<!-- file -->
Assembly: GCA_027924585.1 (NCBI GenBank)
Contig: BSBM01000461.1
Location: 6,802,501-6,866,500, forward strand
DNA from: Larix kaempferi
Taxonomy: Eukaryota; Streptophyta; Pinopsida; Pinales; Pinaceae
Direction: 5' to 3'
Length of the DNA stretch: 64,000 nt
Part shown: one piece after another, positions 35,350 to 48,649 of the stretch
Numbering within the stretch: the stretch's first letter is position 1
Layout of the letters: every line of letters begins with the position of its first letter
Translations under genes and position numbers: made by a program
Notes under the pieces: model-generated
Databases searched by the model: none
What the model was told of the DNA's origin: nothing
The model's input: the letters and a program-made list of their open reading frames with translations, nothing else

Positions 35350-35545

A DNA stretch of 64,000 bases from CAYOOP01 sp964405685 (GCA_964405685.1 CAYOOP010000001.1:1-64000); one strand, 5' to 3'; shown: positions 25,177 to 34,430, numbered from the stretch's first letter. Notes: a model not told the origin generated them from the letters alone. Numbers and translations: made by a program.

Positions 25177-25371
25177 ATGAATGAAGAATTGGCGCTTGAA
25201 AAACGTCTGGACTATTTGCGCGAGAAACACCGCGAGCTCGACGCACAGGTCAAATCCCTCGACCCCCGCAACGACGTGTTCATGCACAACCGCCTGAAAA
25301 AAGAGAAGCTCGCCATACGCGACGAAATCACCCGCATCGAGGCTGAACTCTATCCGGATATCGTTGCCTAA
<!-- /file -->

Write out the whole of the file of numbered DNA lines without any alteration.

Assembly: GCA_027924585.1 (NCBI GenBank)
Contig: BSBM01000461.1
Location: 6,802,501-6,866,500, forward strand
DNA from: Larix kaempferi
Taxonomy: Eukaryota; Streptophyta; Pinopsida; Pinales; Pinaceae
Direction: 5' to 3'
Length of the DNA stretch: 64,000 nt
Part shown: one piece after another, positions 35,350 to 48,649 of the stretch
Numbering within the stretch: the stretch's first letter is position 1
Layout of the letters: every line of letters begins with the position of its first letter
Translations under genes and position numbers: made by a program
Notes under the pieces: model-generated
Databases searched by the model: none
What the model was told of the DNA's origin: nothing
The model's input: the letters and a program-made list of their open reading frames with translations, nothing else

Positions 35350-35545

A DNA stretch of 64,000 bases from CAYOOP01 sp964405685 (GCA_964405685.1 CAYOOP010000001.1:1-64000); one strand, 5' to 3'; shown: positions 25,177 to 34,430, numbered from the stretch's first letter. Notes: a model not told the origin generated them from the letters alone. Numbers and translations: made by a program.

Positions 25177-25371
25177 ATGAATGAAGAATTGGCGCTTGAA
25201 AAACGTCTGGACTATTTGCGCGAGAAACACCGCGAGCTCGACGCACAGGTCAAATCCCTCGACCCCCGCAACGACGTGTTCATGCACAACCGCCTGAAAA
25301 AAGAGAAGCTCGCCATACGCGACGAAATCACCCGCATCGAGGCTGAACTCTATCCGGATATCGTTGCCTAA